Djibouti on Wednesday defended its decision to expel officials from the Paris-based International Federation for Human Rights (FIDH), accusing the advocacy group of lacking "neutrality" in its mission.
Alexis Deswaef, FIDH's vice president, was picked up by officers at his hotel on Monday after two days in the country and put on a flight to neighbouring Ethiopia, the group said in a statement.
A day earlier, a programme director on the same FIDH fact-finding mission and also in possession of a visa, was refused entry at Djibouti airport and put on a flight to Istanbul.
Police gave no reason for the expulsions.
But on Wednesday, Djibouti's interior ministry accused Deswaef of being a lawyer for Daher Ahmed Farah, a member of the opposition who has been imprisoned several times and who also "sued the State of Djibouti before the UN Human Rights Council".
"Therefore, Djibouti regrets the lack of neutrality of this mission and invites the FIDH to reconsider the choice of its emissary," a ministry statement said.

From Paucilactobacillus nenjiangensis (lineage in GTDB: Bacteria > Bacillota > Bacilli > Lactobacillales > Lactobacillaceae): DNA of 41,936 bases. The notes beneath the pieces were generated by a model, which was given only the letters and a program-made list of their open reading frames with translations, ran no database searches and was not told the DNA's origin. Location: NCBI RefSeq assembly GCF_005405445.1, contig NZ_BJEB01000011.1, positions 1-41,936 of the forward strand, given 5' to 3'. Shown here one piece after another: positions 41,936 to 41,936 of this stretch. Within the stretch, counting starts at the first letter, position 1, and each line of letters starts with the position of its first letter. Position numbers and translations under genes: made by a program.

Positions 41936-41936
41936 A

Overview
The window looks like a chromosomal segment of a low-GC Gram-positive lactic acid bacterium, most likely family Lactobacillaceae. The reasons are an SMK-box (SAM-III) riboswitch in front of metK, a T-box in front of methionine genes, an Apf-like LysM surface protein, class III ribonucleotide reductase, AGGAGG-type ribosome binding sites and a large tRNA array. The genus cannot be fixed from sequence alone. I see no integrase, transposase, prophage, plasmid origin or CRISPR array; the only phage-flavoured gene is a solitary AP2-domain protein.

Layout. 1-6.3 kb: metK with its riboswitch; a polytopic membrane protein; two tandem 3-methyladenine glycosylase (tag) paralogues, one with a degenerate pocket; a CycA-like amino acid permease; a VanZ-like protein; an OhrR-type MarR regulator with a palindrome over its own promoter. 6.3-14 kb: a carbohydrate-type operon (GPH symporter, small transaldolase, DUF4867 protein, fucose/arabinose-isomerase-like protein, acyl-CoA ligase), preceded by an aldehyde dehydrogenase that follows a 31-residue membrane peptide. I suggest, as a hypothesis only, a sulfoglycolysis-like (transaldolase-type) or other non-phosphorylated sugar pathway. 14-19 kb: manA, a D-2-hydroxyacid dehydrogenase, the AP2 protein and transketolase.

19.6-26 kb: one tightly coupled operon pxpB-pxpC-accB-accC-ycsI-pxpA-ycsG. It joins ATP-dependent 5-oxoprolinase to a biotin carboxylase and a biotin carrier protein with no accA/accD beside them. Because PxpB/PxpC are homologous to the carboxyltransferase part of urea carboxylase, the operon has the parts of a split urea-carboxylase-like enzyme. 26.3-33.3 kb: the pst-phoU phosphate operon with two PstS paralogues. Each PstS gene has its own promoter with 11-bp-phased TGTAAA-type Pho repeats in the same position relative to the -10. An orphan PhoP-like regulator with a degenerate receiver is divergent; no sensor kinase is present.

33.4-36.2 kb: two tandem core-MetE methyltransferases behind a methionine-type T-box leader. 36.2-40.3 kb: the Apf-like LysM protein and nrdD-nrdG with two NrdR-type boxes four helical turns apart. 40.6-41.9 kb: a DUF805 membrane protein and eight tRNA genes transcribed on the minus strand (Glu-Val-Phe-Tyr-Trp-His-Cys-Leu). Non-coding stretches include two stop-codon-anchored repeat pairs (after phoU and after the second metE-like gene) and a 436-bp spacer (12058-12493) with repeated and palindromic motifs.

Deswaef met with human rights representatives, unions, opposition politicians, foreign diplomats and United Nations staff.
The mission intended "to make an inventory" of the conditions facing human rights defenders, according to a statement by the FIDH and the Djiboutian League of Human Rights (LDDH).
The visit came after the ruling party in Djibouti last month retained its significant majority in parliament following elections it was assured of winning after an opposition boycott.
The main opposition parties in the tightly controlled Horn of Africa nation refused to participate in the legislative vote, denouncing the process to elect 65 MPs as a sham.
A stable country in the heart of a troubled region, Djibouti enjoys a strategically crucial position at the mouth of the Red Sea, using it to woo trade investors and foreign military powers, hosting American, French and Chinese military bases.
President Ismail Omar Guelleh, who has ruled the country since 1999, was re-elected for a fifth term with 97 percent of the vote in 2021.
His rule has seen a crackdown on press freedom and dissent.
"What happened to my colleagues is unacceptable, but not surprising," FIDH President Alice Mogwe said in the statement.
"What is more surprising is the passivity of European governments, the United States and China, who are happy to use their bases in Djibouti without caring about what is happening to the local population."